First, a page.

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(Note: To understand this writeup, it is helpful to know what hexidecimal is and that in many contexts it is denoted by a preceeding '0x')

While idly chatting over ICQ with a friend, she scoffed at something I said. Her scoff was "fff". I, taking broad liberties with a popular suffix, said "fffn't", and she didn't understand, asking "fffn't?".

I was feeling snarky, so I said "assuming `n't` means logical negation, and fff means 0x0...0fff we can interpret this statement as 0xf...f000". She, being equally snarky, and loads less geeky, simply said "f00... is you". Not wanting to let her get the best of me, I countered with "0x50d0ff".For those of you who aren't fluent in leet speak, that reads "sod off".

I fancied myself quite the joker, and inquired "would it be funny if i only insulted people in hexidecimal?" She, acting as the voice of truth, informed me that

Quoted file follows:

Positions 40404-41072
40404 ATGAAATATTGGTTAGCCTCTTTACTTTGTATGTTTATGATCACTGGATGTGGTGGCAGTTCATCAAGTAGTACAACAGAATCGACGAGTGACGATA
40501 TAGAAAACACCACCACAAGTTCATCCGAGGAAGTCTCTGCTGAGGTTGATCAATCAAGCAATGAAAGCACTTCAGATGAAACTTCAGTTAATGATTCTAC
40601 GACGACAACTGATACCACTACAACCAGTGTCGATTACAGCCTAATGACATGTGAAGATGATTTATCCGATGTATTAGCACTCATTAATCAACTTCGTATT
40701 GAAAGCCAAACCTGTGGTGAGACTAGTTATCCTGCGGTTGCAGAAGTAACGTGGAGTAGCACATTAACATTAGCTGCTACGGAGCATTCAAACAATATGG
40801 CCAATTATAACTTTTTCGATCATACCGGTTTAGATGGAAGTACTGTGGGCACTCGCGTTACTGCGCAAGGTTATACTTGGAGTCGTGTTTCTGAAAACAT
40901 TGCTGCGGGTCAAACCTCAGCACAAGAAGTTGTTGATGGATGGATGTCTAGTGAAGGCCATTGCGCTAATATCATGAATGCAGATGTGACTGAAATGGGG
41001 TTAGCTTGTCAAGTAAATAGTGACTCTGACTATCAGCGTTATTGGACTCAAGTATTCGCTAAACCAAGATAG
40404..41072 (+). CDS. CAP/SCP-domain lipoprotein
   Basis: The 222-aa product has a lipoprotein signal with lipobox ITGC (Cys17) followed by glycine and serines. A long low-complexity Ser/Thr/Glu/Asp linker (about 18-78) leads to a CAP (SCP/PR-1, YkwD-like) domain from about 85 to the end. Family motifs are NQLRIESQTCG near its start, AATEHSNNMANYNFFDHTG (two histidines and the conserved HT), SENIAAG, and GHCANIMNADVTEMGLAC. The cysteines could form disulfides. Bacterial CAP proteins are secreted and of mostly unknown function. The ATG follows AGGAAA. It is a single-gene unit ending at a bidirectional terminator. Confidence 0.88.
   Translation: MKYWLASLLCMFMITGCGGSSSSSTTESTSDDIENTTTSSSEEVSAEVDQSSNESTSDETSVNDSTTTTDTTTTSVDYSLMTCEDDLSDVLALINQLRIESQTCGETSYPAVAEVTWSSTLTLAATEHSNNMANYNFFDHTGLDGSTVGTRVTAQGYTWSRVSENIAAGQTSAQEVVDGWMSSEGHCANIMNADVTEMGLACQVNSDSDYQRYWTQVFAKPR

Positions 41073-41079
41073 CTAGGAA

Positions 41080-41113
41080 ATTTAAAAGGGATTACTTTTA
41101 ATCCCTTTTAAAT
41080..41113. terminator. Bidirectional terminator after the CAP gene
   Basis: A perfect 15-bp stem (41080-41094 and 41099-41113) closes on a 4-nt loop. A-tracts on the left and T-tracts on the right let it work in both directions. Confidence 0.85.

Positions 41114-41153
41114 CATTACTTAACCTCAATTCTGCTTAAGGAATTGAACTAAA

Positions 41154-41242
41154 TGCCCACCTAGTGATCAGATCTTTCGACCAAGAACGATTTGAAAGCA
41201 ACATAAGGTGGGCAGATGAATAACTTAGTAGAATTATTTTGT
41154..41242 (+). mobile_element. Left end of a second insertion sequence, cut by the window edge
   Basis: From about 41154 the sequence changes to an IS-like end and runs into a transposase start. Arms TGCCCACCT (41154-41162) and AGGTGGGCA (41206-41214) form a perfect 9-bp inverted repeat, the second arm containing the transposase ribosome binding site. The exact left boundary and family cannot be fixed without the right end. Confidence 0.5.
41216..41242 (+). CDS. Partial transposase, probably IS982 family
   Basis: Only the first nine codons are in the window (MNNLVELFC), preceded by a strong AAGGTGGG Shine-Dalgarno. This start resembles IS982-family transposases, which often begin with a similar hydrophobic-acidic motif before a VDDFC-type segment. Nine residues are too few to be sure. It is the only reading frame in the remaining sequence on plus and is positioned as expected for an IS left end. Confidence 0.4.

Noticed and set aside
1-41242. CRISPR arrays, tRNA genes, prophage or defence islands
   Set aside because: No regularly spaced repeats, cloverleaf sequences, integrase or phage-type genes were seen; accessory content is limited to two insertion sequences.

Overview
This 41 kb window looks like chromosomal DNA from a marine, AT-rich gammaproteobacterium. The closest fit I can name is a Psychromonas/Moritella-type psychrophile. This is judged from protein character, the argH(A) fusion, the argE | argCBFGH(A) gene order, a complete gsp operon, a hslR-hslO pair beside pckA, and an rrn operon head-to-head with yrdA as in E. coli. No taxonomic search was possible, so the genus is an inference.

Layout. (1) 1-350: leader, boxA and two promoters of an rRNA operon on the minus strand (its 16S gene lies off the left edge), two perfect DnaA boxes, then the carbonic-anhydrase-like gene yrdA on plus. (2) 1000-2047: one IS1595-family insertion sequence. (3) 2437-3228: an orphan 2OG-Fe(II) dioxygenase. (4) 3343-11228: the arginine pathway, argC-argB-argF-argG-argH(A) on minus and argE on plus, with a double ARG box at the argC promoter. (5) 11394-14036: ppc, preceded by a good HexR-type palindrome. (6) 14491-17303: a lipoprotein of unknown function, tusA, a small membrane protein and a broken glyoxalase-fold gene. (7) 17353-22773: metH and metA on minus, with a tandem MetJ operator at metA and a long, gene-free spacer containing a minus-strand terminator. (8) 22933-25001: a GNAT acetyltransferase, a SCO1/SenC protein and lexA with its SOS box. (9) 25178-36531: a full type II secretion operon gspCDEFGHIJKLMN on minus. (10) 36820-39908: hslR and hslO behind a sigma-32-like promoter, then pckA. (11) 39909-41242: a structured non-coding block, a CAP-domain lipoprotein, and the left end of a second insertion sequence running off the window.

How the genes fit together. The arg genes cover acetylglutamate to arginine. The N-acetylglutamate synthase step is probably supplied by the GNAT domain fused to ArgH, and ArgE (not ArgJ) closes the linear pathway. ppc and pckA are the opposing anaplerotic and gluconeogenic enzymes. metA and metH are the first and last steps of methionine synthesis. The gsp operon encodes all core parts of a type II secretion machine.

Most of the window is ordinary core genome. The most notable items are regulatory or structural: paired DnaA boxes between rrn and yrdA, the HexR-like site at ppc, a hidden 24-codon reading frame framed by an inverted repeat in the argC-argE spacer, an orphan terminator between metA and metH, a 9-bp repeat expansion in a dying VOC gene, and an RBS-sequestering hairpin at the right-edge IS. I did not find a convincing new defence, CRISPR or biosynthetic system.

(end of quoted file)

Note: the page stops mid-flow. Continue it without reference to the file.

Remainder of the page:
"h.. yes. but no.
it would ultimately end up insulting yourself"
.

Ever the snarky one, I replied "0x0bf1051e". She, even though she was quite practiced at leetspeek, could not interpret it. So I spelled it out for her: "obviously"

Then it hit me. 0x0bf105le is a plain 32-bit word, meaning it needs only 4 bytes in memory. "Obviously", on the other hand, needs 9.

The internet is known as a spawning pool for obscure and difficult to decypher acronyms. This is nothing new. But I have never before seen a system which is, with practice, human readable (and writeable) in a form which can be converted directly to digital storage. Granted, the gains are small compared to real compression, and it may even be considered lossy, but it does provide interesting food for thought on the direction of leet speek

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